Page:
Like say you indulge in sexual fantasies… And must you state during confession that you had sexual fantasies with a married person? Or does it suffice to simply mention that you had indulged in such thoughts without mentioning the context?
Matthew 5: 28.
Should we stop praying the act of contrition in Mass then, or just take out the “in my thoughts” part?
There are (basically) three levels here. 1 - becoming aware of an image and its desirability (no sin); 2 - taking delight in the thought of the illicit thing, made worse by special circumstances like marriage or relation or consecration (venial sin); 3 - an actual deliberate desire, over and above delighting in the thought, to carry out the act in reality, even if you prevent yourself or you are prevented for some reason, which then motivates the fantasy, probably even including “because it’s immoral, but I would have it not be immoral if I could” (mortal sin).
I would specify the condition of married person but maybe I’m wrong.
What I know for sure is that thoughts must be defined as real voluntary thoughts, not as mere fantasy that cross our mind and that we chase away as soon as we identify their malignant nature (even if this duality of “involuntary imagination - voluntary reaction” can occur many times in sequence)
Yes, Jesus said indulging in such thinking is a sin and it needs to be confessed.
All of us have involuntary thoughts all day long. These are not sinful if instantly dismissed. But willfully dwelling on an evil thought is a sin.
It may be helpful to indicate that the thoughts involved a married person, especially for any council the priest may give or the particular penance.
Sexual delight in thought (psychic) is interior sin, which in general is the ninth commandment. That which is more specific to the physical is the sixth commandment.
Baltimore Catechism No. 3
Q. 1324. In what does the sixth commandment differ from the ninth, …
A. The sixth commandment differs from the ninth in this, that the sixth refers chiefly to external acts of impurity, while the ninth refers more to sins of thought against purity. …
Spontaneous thoughts might happen on autopilot, but once you consciously “catch yourself” having certain imaginative thoughts, that is the point in which you gently redirect yourself to something else. When this is repeated over the course of months and years, those spontaneous thoughts will gradually happen with less and less frequency, since human beings are creatures of habit and those neuropathways will become smaller with less use or larger with more use. This is how people develop temperance.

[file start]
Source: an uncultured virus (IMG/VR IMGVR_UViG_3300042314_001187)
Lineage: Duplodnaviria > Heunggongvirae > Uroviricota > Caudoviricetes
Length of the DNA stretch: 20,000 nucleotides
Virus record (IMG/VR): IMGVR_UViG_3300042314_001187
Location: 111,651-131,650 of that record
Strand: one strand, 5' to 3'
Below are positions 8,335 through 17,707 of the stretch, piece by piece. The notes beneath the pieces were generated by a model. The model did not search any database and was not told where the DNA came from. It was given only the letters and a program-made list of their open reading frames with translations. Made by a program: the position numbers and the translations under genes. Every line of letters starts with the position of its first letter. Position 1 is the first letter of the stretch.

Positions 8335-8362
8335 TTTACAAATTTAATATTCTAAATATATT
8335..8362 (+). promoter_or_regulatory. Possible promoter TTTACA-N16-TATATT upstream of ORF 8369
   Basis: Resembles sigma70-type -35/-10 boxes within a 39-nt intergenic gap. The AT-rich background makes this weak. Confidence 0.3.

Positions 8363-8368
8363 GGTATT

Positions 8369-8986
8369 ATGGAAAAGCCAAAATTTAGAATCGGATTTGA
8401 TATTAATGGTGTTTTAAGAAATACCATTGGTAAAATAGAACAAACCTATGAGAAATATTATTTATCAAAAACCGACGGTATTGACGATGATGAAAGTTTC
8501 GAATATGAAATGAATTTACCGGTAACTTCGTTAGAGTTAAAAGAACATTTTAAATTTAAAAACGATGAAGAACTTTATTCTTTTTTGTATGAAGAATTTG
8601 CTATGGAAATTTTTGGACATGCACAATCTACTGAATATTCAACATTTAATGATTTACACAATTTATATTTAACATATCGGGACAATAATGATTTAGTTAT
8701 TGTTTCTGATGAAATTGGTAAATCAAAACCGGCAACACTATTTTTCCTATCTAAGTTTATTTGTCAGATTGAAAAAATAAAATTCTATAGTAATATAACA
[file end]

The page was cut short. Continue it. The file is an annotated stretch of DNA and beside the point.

Intentionally entertaining fantasies is a sin of impurity. “Whoever looks at a woman lustfully in his heart…” says Our Lord. The imaginative powers of the mind can be used for good or for evil, so for Confession, you might say “I had impure thoughts” and then give the priest a best estimate of the frequency.
You are very brave to speak the truth here.
We are not saints, so it is very common to have sexual fantasies… you have it,
I have it, even priests and sisters have it.
And the sexual fantasies will not care whether that object is married or not.
I remember Sister Faustina Kowalska wrote in her diary 《Devine Mercy in my soul》, that it is until at some moment in her life , she had a vision that Jesus put a golden robe
around her waist, that she is no more tempted by sexual sins from then on – which means, as a great Saint, she still faces the same temptations as us.
So please do not blame yourself too much . We all meet the same problems.
And perhaps the priest who is listening to your confession is facing the same temptations too…
I believe that it is better to be open and honest, and tell about the real temptations we meet, instead of hiding it ----- in the history , some priests and sisters hide it , which caused scandals in catholic history.
When the thought is sneaking into your mind, that is when you have to reject it outright. Pray instead. It takes determination but one gets better at it over time.
Questions concerning “Is this a sin” and the related issues surrounding such questions need to be take up with your confessor, and if you don’t have a confessor, then seek out a priest.
The vast majority of people in these forums are not moral theologians; and while there are several priests in the forums, one may or may not get their attention at any given moment.
Go ask your priest.
And yet there are some questions that one doesn’t need to be a moral theologian. Like this one that Jesus answered very specifically.
Yes, this is that rare case where Jesus said in no uncertain terms “it’s a sin”.
The point remains, people are all too often asking moral questions that need to be asked of their confessor - or they need to approach a confessor on the matter. Certainlly there is no proof that this was not just a theoretical question; but the likelihood is that it is not theoretical. And in that case, instead of going on the internet, they need to get to confession. Lone threads are not an inducement to getting the OP to go; they are more likely to result in their hanging around to watch the conversation.
Do you give consent to these thoughts or do they just occur?
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